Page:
KineticsLive.com | When and Where I Grieve‏

When and Where I Grieve

By Yolanda Pierce, Ph.D.,

The tears started while I was sitting in a Barnes and Noble bookstore and they refused to stop. I gathered my laptop and purse, hurried back to the car, and sat quietly – expecting the flow to cease. But it would not. Tears were in my eyes on the way back home and tears stayed with me throughout the day. I wept while folding the laundry and while trying to decide what to cook for dinner. There is a moment when you grieve that you can no longer make tears – instead, your silent cries are felt in the pit of your stomach or in the wordless moans that escape your mouth.

It is difficult to put into words what triggered this particular moment of grief. All I can explain is that the weight of being black in a world that hates black existence came rushing forward and I could no longer contain my anger, rage, or grief in a series of polite conversations and academic panels. I could no longer form the right words to describe how it feels to wake up in a world where a police officer can brutally assault and rape black women, violate the terms of his bail, and yet again be released from jail a second time since the courts have determined that he poses “no significant threat” while he awaits trial. I no longer had the means for polite discourse when trying to describe how police leaving the dead body of a murdered teen uncovered on the street for over four hours paralleled the worse of the American tradition for lynching. I did not have the right language to express my horror at the multiple deaths of black women whose only “crime” had been to say no to sexual advances. I had no language in response to the horrors of racism and misogyny that greeted me each morning.

Our culture privileges words and texts. If you want to be taken seriously and considered intelligent and rational, you are asked to respond to horrific events with sustained textual or oral analysis. I had been doing my best…writing, when I was asked to write, and speaking and preaching, when asked to do so. I’ve lectured and written on the historical, theological, racial, and societal implications of several recent events. But while sitting in Barnes and Nobles, my words failed because my words were no longer adequate. Living with terror requires more than just words. Dealing with the realities of the terrorized black body in America requires my entire soul…and my soul wept. The horrors had simply surpassed the ability of my pen to write and so my tears took up where my pen left off.

On that particular morning, my tears were triggered by a rendition of “There is Room at the Cross,” playing on my headphones. I thought about all the various meanings of the cross for Christians: a place of atonement and redemption; a place of suffering and shame; a place of lynching and execution; even a place of promise and resurrection. But on that particular morning, the cross represented a place where I was encouraged to grieve. Whatever the cross means in a person’s own theology, we know that the family of Jesus and his disciples grieved the death of one whom they loved. We know that tears were shed at the death of a beloved child, a cherished teacher, a dear friend, and a valued leader whose entire existence confounded Roman authority. The cross is a place where there is always more room for the grieving.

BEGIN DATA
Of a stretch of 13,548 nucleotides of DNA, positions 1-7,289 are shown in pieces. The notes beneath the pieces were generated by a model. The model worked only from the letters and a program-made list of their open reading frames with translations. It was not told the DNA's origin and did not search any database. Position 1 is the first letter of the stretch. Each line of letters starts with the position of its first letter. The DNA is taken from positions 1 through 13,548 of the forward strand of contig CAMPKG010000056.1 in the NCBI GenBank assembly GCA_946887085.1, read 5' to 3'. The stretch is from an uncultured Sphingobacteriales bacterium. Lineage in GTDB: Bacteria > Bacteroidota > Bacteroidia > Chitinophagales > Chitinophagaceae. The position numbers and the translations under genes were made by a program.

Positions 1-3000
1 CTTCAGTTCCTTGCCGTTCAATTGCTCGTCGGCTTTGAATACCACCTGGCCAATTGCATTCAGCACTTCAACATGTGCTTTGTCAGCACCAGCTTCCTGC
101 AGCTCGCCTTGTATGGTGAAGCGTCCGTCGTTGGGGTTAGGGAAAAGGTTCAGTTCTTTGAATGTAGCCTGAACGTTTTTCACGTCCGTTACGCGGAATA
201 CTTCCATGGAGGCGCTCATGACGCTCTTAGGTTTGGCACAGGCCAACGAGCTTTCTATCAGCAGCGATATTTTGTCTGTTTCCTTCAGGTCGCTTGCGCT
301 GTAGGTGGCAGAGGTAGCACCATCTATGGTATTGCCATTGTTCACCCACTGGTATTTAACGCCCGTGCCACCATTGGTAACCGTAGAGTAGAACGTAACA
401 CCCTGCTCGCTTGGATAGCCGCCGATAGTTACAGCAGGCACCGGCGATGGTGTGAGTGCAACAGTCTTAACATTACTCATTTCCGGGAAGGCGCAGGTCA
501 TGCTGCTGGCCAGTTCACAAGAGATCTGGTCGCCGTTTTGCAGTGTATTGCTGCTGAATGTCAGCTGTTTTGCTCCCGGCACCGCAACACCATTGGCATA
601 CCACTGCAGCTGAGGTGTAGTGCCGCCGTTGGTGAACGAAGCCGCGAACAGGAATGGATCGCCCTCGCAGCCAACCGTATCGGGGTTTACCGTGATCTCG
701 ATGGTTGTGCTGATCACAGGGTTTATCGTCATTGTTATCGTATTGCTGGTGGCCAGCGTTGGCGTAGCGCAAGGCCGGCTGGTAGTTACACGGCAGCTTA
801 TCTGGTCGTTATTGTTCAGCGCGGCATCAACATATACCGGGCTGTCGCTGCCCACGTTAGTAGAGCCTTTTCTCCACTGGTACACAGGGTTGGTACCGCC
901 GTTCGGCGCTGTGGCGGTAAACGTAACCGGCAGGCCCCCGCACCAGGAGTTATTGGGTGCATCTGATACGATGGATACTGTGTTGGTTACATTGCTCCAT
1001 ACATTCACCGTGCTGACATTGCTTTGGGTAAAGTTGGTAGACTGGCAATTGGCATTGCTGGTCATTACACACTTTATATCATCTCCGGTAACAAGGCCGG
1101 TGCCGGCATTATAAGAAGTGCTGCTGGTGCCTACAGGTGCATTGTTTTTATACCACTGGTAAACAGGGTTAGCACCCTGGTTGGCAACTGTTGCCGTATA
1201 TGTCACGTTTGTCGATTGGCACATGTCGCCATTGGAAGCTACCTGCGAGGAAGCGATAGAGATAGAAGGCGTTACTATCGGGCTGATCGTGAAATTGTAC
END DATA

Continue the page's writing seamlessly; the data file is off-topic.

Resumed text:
The foot of the cross is a place where I can grieve for all the deaths and for all the people that are “ungrievable.” And so I grieve for the women whose claims of rape aren’t taken seriously because they are sex workers. I grieve for those whose only crime is walking while black or driving while black. I grieve for the mothers and fathers burying their children much too soon. I grieve for women who stay home rather than face street harassment. I grieve for those triggered by the sight of blue lights in their rearview windows. I grieve for parents who have to teach racial life lessons while their children are still toddlers. I grieve for black women whose murdered bodies barely rate a mention during the evening’s news. And I grieve for those who do not have a community to support them while they grieve.

At the foot of the cross, or at the site of any of these lynchings, state executions, murders, or injustices, there must be a place to allow the tears to flow and the moans to escape. There must be a place – beyond words or sermons or essays – which allows the body to grieve. Before we can heal the land, repair the breach, or right the wrongs, our souls are crying for a moment to mourn. The grief is both personal and collective as we grieve for our own losses and for the losses of others.  But when and where I grieve, my heart, body, and soul insist that this space, this moment, and this loss must be acknowledged. I grieve because it matters. I grieve because even when my voice is silenced, my tears will tell their own story.

Dr. Yolanda Pierce is the Elmer G. Homrighausen Associate Professor of African American Religion and Literature at Princeton Theological Seminary, and Liaison with the Princeton University Center for African American Studies. She blogs @ Reflections of an Afro-Christian Scholar 

 

 

KineticsLive.com | When and Where I Grieve‏.

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Nigeria: hopes for return of kidnapped schoolgirls rise after ceasefire reported | World news | The Guardian

The Nigerian government says it has agreed a ceasefire with the Islamist militant group Boko Haram and is negotiating for the release of 219 schoolgirls kidnapped six months ago.The deal would mark a huge breakthrough after a five-year insurgency by extremists seeking to create an Islamic state in the north of Africa’s most populous country. It has left thousands dead and a worldwide outcry was prompted when the girls were abducted in April from the north-eastern town of Chibok.Members of the Bring Back Our Girls campaign tweeted: “We are monitoring the news with huge expectations.”But questions surrounded the purported agreement on Friday. Similar claims from the government and military have failed to bear fruit. The Nigerian president, Goodluck Jonathan, is expected to declare that he is standing for re-election, and positive news about the hostages and insurgency could deflect criticism of his handling of the crisis.Mike Omeri, a government spokesman, told a press conference in the capital, Abuja: “Already, the terrorists have announced a ceasefire in furtherance of their desire for peace. In this regard, the government of Nigeria has, in similar vein, declared a ceasefire.”Omeri claimed that there had been direct negotiations this week about the release of the missing girls. Boko Haram negotiators “assured that the schoolgirls and all other people in their captivity are all alive and well”, he said.The truce was announced on Friday by Nigeria’s chief of defence staff, Air Marshal Alex Badeh, who ordered his troops to comply immediately with the agreement. Boko Haram has not made a public statement